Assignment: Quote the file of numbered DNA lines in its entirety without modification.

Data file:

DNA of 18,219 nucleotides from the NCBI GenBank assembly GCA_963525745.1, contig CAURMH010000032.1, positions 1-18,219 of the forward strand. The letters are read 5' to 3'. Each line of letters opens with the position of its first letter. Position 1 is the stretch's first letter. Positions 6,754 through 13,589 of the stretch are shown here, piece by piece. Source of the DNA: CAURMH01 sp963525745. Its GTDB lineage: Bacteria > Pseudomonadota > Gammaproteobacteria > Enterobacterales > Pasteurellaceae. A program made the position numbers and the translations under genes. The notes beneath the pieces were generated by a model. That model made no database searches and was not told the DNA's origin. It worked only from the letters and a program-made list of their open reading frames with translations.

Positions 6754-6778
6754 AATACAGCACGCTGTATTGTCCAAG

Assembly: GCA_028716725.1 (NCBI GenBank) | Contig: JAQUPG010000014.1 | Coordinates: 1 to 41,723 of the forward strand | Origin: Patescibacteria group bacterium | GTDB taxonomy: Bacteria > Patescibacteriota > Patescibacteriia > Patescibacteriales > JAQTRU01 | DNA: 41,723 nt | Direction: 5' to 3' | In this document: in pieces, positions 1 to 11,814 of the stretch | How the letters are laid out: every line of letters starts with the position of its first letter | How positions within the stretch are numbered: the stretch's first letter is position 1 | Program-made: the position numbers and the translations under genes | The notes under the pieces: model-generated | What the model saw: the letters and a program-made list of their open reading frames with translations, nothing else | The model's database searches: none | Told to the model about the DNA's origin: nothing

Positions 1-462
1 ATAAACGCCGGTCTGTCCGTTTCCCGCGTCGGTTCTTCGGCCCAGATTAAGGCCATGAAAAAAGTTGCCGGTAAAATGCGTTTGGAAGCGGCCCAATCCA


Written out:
DNA of 18,219 nucleotides from the NCBI GenBank assembly GCA_963525745.1, contig CAURMH010000032.1, positions 1-18,219 of the forward strand. The letters are read 5' to 3'. Each line of letters opens with the position of its first letter. Position 1 is the stretch's first letter. Positions 6,754 through 13,589 of the stretch are shown here, piece by piece. Source of the DNA: CAURMH01 sp963525745. Its GTDB lineage: Bacteria > Pseudomonadota > Gammaproteobacteria > Enterobacterales > Pasteurellaceae. A program made the position numbers and the translations under genes. The notes beneath the pieces were generated by a model. That model made no database searches and was not told the DNA's origin. It worked only from the letters and a program-made list of their open reading frames with translations.

Positions 6754-6778
6754 AATACAGCACGCTGTATTGTCCAAG

Assembly: GCA_028716725.1 (NCBI GenBank) | Contig: JAQUPG010000014.1 | Coordinates: 1 to 41,723 of the forward strand | Origin: Patescibacteria group bacterium | GTDB taxonomy: Bacteria > Patescibacteriota > Patescibacteriia > Patescibacteriales > JAQTRU01 | DNA: 41,723 nt | Direction: 5' to 3' | In this document: in pieces, positions 1 to 11,814 of the stretch | How the letters are laid out: every line of letters starts with the position of its first letter | How positions within the stretch are numbered: the stretch's first letter is position 1 | Program-made: the position numbers and the translations under genes | The notes under the pieces: model-generated | What the model saw: the letters and a program-made list of their open reading frames with translations, nothing else | The model's database searches: none | Told to the model about the DNA's origin: nothing

Positions 1-462
1 ATAAACGCCGGTCTGTCCGTTTCCCGCGTCGGTTCTTCGGCCCAGATTAAGGCCATGAAAAAAGTTGCCGGTAAAATGCGTTTGGAAGCGGCCCAATCCA